Unhappiness, engineered

Kirsten Levermore discovers a tonic for the 21st century

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“It helps to know I am just a caveman in a world that has arrived faster than our minds and bodies expected,” writes British journalist and author, Matt Haig. The rain hammers the thin shell of the early morning train, swaying with the weight of commuters. Looking around myself, I see discomfort. Weariness. Loneliness. Grit.

What are we all doing here?

When Haig released Sunday Times bestseller, Reasons to Stay Alive, in 2015, the tone of public discussion around mental fitness gained an informed, conversational and relatively destigmatized flavour – rare, to say the least. It was a deeply intimate and highly illustrative exploration of the author’s ongoing struggles with anxiety and suicide. Now, in his second outing into the mental fitness genre, Haig takes on a question: how do we stay sane in a world gone mad?

Presented as a compendium of, well, notes, Notes is an accessible hodgepodge of punchy quotes, errant poems, thought-provoking philosophies, imagined dialogues, lengthy lists, film references, fictional supermarket visits, clever witticisms, old memories and the like.

Perfect for the easily distracted, tired or emotional mind, insights are loosely gathered into sections ranging from internet-fuelled anxiety to the news, sleep, work and the future – but the disjointed nature of the pages themselves (some of which can be swallowed whole in under four seconds) makes Notes a ouija board for those looking for meaning in our madness.

Somewhere between Paolo Coelho’s Warrior of the Light and a full Twitter feed of #mentalhealth, Notes is a Chicken Soup for the 21st-century-weary soul. The chart-topping author of numerous adult and children’s books, Haig’s style is forever kind, warm and uplifting. Sceptics will be pleased to know, too, that the gentle words do not exposit the mindfulness movement, meditation or even digital detoxes. Rather, Notes is simply a collection of Haig’s own personal grievances, with a surety and commonality that makes it a comforting and enjoyable – if not entirely profound – read for all.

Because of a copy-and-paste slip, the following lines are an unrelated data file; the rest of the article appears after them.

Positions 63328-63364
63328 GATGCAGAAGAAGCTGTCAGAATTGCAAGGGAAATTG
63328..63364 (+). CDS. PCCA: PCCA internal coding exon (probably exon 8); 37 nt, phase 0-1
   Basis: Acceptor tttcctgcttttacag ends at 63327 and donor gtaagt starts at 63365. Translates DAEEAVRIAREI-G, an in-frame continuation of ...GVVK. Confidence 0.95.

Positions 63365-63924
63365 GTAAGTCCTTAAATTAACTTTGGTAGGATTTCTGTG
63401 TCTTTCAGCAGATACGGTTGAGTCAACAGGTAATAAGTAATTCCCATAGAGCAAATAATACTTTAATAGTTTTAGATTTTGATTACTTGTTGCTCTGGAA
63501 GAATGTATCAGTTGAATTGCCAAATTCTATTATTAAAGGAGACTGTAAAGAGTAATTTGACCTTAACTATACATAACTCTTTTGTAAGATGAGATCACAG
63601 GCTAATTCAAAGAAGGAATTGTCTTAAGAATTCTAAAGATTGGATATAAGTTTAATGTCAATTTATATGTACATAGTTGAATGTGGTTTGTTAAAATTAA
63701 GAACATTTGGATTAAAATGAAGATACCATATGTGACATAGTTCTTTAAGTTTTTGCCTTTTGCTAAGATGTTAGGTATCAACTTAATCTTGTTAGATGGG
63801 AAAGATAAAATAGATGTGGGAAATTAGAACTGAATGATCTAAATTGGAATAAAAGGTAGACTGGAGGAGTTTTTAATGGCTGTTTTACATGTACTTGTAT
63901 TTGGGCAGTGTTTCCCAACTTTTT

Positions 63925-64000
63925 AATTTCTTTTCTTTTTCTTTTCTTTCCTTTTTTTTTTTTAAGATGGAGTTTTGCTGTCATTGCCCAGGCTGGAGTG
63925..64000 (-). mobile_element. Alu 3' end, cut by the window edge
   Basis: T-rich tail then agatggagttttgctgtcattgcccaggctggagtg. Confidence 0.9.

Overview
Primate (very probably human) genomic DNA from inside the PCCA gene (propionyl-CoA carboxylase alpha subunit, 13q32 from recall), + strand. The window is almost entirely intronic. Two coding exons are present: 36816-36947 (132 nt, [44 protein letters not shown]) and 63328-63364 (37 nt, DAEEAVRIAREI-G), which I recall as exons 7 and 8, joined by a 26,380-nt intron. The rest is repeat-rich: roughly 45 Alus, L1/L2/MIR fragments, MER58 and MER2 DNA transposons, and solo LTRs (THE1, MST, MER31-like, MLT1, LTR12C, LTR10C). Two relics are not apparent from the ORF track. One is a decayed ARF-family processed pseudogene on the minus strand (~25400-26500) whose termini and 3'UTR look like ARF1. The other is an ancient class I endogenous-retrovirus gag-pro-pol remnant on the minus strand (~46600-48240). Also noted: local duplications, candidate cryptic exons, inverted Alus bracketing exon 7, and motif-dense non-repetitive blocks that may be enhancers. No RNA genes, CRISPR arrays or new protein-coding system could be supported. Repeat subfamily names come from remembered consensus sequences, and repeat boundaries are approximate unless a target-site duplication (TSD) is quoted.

Masters of our own misery

Perhaps the most impactful insight is this: we are miserable because we have designed the planet to make us miserable. Recalling an anxiety attack in a grocery store, Haig questions panic-inducing marketing strategies; considering social media and the ‘selfie’, he addresses the pressure felt by both men and women to appear a certain way; defying the click-counters, the author forcibly rejects hype and encourages readers to pursue measured and well-researched news stories.

“There is no shame,” urges Notes, time and again. No shame in struggling in a wild world of noise, technology, rude people, social climbers, task-masters, pencil-pushers and idiots. Because, as the book reminds you with each page, there are people out there who feel just like you. And perhaps, together, Haig poses, we can start a revolution.

For a gentle hug, read this book. Keep it on your desk. Keep it in your travel bag. Devour it on a plane. Consult it for daily affirmation, or even just a laugh.

And spring for the hardback: sheathed in a light-absorbing dark, matte black jacket, it is entirely unassuming and very respectable. But remove the jacket and reveal the bright rainbow of colour, bursting from within.

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